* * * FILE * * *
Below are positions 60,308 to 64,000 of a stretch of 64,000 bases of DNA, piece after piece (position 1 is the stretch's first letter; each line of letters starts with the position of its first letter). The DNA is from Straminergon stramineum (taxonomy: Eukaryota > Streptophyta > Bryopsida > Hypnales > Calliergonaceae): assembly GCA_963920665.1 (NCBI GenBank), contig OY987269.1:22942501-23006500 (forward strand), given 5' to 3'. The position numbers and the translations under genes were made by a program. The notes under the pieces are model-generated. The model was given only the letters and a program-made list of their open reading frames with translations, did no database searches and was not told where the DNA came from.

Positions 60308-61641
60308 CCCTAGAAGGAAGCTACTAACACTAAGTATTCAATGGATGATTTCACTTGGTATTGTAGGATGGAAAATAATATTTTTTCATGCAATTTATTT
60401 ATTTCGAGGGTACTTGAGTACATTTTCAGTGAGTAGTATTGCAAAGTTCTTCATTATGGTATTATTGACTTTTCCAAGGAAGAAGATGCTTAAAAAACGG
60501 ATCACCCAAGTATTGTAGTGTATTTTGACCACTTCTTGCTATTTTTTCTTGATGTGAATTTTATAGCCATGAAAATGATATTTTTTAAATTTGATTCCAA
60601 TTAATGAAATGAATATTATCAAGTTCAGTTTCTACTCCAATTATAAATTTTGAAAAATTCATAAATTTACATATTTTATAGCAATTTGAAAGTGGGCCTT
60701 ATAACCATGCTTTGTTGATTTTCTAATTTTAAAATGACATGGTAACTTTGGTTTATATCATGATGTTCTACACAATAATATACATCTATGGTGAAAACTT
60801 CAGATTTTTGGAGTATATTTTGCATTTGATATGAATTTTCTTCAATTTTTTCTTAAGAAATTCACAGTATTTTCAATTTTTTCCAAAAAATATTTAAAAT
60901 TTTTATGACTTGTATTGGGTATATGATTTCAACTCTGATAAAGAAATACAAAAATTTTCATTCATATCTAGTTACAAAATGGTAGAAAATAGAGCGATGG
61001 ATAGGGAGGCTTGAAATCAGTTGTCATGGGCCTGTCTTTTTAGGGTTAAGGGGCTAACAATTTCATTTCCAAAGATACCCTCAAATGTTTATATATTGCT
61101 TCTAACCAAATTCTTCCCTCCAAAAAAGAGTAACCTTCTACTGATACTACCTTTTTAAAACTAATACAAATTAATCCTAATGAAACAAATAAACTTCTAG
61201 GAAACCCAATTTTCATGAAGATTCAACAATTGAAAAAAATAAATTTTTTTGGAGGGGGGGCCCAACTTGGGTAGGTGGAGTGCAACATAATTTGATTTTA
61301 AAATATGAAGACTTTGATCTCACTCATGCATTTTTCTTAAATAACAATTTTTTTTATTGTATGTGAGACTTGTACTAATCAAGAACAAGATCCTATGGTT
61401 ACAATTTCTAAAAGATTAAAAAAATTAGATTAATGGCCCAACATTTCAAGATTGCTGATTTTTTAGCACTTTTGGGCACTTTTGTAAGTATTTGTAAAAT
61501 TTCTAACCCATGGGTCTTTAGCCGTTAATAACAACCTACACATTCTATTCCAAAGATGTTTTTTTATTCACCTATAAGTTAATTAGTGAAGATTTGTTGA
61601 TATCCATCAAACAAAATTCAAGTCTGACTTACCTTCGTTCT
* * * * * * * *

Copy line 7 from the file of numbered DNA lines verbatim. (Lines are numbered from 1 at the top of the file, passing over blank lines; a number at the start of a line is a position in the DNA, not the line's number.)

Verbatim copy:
60701 ATAACCATGCTTTGTTGATTTTCTAATTTTAAAATGACATGGTAACTTTGGTTTATATCATGATGTTCTACACAATAATATACATCTATGGTGAAAACTT